I haven't played with Lightroom in ages, but it used to do what you want it to do.

For free: Ufraw. Knowing what you know already, you could do it there. Even better, if you can snap a photo of a gray card in your process, you can fix colors without having to do any math! Ufraw has an excellent batch mode. Ufraw can spit out ppm images too!

I actually do exactly what you are wanting to do and have written a linux script to take care of color and distortions:
http://www.diybookscanner.org/forum/vie ... =19&t=2795

While the lighting on my setup is terriblly-uneven, I hope my examples shows how well it would work in a more controlled setup.

The thing I would really love is a way to automatically take care of what are now the 2 manual steps of my script. (Especially calculating DPI is something I expect someone could write given that the point detection is already written in the program. I just don't have any clue how to write that) Neither take much time, but it would be cool to have things run without human input.

royeven
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Re: Color and lighting correction techniques

Post by royeven » 10 Apr 2013, 11:54

abmartin wrote:I haven't played with Lightroom in ages, but it used to do what you want it to do.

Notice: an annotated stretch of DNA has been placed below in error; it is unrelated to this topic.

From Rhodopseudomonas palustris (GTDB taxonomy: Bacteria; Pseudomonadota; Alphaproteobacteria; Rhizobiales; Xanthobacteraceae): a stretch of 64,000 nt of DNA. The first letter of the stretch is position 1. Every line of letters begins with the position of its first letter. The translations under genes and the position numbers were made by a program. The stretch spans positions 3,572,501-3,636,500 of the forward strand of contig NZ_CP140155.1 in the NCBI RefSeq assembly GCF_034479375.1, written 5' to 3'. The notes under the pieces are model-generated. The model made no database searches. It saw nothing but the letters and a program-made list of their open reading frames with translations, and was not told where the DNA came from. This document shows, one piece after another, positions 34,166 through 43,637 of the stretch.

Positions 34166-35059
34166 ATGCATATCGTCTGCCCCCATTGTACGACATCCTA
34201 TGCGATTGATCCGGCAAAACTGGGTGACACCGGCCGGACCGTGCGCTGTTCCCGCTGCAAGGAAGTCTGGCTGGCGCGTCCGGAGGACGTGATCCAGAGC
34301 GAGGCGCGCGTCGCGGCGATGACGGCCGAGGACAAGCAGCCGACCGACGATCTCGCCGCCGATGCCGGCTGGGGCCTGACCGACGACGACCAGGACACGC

For free: Ufraw. Knowing what you know already, you could do it there. Even better, if you can snap a photo of a gray card in your process, you can fix colors without having to do any math! Ufraw has an excellent batch mode. Ufraw can spit out ppm images too!
Fantastic news. I'm a linux user myself, and would much rather use ufraw than something in windows.
abmartin wrote: I actually do exactly what you are wanting to do and have written a linux script to take care of color and distortions:
http://www.diybookscanner.org/forum/vie ... =19&t=2795

While the lighting on my setup is terriblly-uneven, I hope my examples shows how well it would work in a more controlled setup.

The thing I would really love is a way to automatically take care of what are now the 2 manual steps of my script. (Especially calculating DPI is something I expect someone could write given that the point detection is already written in the program. I just don't have any clue how to write that) Neither take much time, but it would be cool to have things run without human input.